Remember the outrage over Citizens United v. Federal Election Commission? The 2010 Supreme Court decision allowed corporations and other entities to expend unlimited funds on electoral influence, inspiring feverish protests and calls for constitutional reform. Jeremiads about the devolution of political discourse from an active citizenry engaged in public debate to a Machiavellian nightmare of corporate manipulation proliferated. Coupled with the growing awareness of economic inequality, Citizens United helped incite the Occupy movement and has already become a byword for corruption in the American political process. Like plenty of Americans, Justice Ruth Bader Ginsburg detests the ruling. “If there was one decision I would overrule, it would be Citizens United,” she told Jeffrey Rosen of the New Republic. “I think the notion that we have all the democracy that money can buy strays so far from what our democracy is supposed to be.” While it’s easy to locate those who defend Citizens United on constitutional grounds, finding support for the decision’s real-world effects on public discourse, debate, and democratic participation is a tougher task. But there’s one party that ought to be cheering the ruling’s positive impact on its livelihood: local TV.
For many Americans, the idea of technology that can block automated telephone calls sounds like a solution to all those annoying “robocalls” and interrupted family dinners. But to the nation’s pollsters and campaign professionals, many of whom are gearing up for the 2016 election cycle, a federal government proposal circulated Wednesday to encourage phone companies to embrace the technology feels like an existential threat. As a result, they say, Americans might soon know much less about what they think about everything from which candidates are gaining or losing ground to what issues voters care about most. And political campaigns might be forced to abandon tools they currently use to reach large numbers of voters in a short period of time.
Republicans on the House Appropriations Committee today dropped an effort to defund a new Federal Communications Commission rule that will make political ad data available on the Internet. The FCC rule, which was OKed by the commission earlier this year and is expected to go into effect sometime this summer or fall, would require TV stations to put detailed records on political ad buys on a new Web site. The files are currently public but are kept on paper at stations. The broadcast industry has vigorously fought the rule. Earlier this month Rep. Jo Ann Emerson, R-Mo., chair of an appropriations subcommittee, added an amendment to a bill that would have blocked the FCC from using any funds to implement the transparency measure.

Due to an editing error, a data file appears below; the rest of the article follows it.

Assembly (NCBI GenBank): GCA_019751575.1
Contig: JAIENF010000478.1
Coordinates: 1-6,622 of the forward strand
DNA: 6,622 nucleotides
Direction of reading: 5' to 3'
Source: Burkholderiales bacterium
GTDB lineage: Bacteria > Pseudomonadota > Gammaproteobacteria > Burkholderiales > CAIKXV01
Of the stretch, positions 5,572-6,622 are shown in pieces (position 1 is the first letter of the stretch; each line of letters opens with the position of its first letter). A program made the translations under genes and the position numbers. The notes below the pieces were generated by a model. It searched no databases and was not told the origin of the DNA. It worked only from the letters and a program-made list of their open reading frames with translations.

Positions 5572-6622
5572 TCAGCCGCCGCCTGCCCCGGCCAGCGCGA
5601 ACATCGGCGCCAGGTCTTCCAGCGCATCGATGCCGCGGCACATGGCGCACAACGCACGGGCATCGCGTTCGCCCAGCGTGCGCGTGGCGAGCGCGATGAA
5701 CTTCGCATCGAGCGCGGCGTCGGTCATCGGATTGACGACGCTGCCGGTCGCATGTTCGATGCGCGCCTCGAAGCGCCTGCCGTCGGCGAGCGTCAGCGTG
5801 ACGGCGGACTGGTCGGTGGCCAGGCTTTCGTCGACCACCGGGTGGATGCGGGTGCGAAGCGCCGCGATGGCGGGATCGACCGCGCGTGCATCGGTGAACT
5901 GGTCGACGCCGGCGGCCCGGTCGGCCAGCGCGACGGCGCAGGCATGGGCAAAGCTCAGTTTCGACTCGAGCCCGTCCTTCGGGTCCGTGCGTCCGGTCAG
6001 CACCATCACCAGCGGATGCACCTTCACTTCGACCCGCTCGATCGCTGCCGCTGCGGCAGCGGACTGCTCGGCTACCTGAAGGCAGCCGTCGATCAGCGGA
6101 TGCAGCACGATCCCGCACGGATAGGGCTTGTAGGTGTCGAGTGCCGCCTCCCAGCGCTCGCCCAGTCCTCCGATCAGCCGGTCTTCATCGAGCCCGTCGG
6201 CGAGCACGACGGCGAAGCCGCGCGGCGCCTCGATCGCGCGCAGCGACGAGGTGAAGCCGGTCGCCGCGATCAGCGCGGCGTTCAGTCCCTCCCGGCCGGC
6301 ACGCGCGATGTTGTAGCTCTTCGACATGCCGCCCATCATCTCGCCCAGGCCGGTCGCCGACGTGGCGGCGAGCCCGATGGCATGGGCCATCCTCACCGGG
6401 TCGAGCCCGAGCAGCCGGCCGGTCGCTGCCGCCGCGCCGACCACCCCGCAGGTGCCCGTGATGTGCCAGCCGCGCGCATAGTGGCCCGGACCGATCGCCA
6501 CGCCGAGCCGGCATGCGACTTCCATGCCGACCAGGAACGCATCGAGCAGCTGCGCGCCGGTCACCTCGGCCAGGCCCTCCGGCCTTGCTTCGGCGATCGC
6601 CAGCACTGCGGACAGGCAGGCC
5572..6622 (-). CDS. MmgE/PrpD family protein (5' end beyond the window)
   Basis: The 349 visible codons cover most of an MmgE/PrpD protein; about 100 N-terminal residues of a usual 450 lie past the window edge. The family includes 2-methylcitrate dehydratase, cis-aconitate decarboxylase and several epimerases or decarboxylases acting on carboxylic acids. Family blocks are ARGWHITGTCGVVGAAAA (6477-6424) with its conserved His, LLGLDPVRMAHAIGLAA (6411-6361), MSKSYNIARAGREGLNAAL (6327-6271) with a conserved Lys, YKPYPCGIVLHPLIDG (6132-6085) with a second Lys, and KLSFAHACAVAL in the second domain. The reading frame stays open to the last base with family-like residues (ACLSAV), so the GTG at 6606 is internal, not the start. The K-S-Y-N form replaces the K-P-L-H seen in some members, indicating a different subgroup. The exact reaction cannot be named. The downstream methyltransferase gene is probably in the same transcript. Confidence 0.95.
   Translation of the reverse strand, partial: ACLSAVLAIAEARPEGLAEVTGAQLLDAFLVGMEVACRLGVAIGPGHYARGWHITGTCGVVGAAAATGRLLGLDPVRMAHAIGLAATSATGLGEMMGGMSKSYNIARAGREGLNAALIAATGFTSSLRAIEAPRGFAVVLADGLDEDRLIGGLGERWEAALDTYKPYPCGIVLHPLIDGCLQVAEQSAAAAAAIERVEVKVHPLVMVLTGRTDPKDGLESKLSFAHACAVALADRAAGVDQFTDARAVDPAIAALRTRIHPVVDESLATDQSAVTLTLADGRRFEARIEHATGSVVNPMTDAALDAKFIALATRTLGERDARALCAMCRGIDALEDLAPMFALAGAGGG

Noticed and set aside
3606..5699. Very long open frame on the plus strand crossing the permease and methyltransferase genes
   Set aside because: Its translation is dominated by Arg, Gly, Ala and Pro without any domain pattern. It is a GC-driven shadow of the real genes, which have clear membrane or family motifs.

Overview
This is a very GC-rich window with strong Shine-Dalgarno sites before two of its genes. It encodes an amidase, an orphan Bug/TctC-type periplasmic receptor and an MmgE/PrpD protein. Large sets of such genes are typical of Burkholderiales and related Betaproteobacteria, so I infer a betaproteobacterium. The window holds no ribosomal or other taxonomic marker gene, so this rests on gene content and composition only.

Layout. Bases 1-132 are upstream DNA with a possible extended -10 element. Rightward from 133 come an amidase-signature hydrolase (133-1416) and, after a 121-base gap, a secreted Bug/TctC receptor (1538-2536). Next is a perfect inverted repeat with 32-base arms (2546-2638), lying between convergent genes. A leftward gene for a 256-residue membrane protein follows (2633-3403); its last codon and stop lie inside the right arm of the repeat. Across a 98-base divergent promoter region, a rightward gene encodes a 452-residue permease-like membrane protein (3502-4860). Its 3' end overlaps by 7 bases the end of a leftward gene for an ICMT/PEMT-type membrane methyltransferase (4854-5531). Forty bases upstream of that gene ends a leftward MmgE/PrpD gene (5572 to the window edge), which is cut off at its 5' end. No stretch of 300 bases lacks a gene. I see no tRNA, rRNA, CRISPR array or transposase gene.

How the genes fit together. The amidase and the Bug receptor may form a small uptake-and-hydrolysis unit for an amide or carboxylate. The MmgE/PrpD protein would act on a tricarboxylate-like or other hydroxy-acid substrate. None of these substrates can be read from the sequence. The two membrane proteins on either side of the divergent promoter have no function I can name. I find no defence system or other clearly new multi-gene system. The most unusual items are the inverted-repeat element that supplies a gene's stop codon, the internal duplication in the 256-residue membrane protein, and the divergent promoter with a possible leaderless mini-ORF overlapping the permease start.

Editorials: FCC Brings Sunlight to Elections, But the SEC Needs to Help, Too | Ciara Torres-Spelliscy/Huffington Post
2010 was a dark, even apocryphal election during which much of the political spending was from groups who did not reveal themselves. In the 2012 election, we might just have a bit more transparency. In Citizens United, the Supreme Court ruled that corporations could spend unlimited sums on elections. The case also ruled that transparency rules still apply to political ads. Justice Kennedy wrote, “A campaign finance system that pairs corporate independent expenditures with effective disclosure has not existed before to-day.” This phrase from the court basically cries out for the political branches to act to bring better disclosure to elections. At long last, at least one federal agency has awakened from its deep slumber to bring the public improved transparency on political spending. It wasn’t the moribund Federal Election Commission (FEC). On April 27, 2012, the Federal Communications Commission (FCC) voted to place broadcasters’ political files online. This is a big step in the right direction.
A divided U.S. appeals court struck down a federal ban on political advertising on public TV and radio stations, a decision that could open the public airwaves to a heavy dose of campaign ads leading up to the November elections. By a 2-1 vote, a panel of the 9th U.S. Circuit Court of Appeals in San Francisco said the Federal Communications Commission violated the First Amendment’s free speech clause by blocking public broadcasters from running political and public issue ads. The court said the ban was too broad, and that lifting it would not threaten to undermine the educational nature of public broadcast stations. It upheld a ban on ads for goods and services on behalf of for-profit companies. “Public issue and political speech in particular is at the very core of the First Amendment’s protection,” Judge Carlos Bea wrote in the main opinion. “Public issue and political advertisements pose no threat of ‘commercialization’,” he continued. “Such advertisements do not encourage viewers to buy commercial goods and services. A ban on such advertising therefore cannot be narrowly tailored to serve the interest of preventing the ‘commercialization’ of broadcasting.”
The OSDV Foundation and TrustTheVote Project are pleased to have an opportunity to provide comment on an increasingly vital aspect of broadband in the United States: its use in civic participation and the processes of democracy. We encourage the Commission to develop a comprehensive national broadband plan that particularly includes a plan for the use…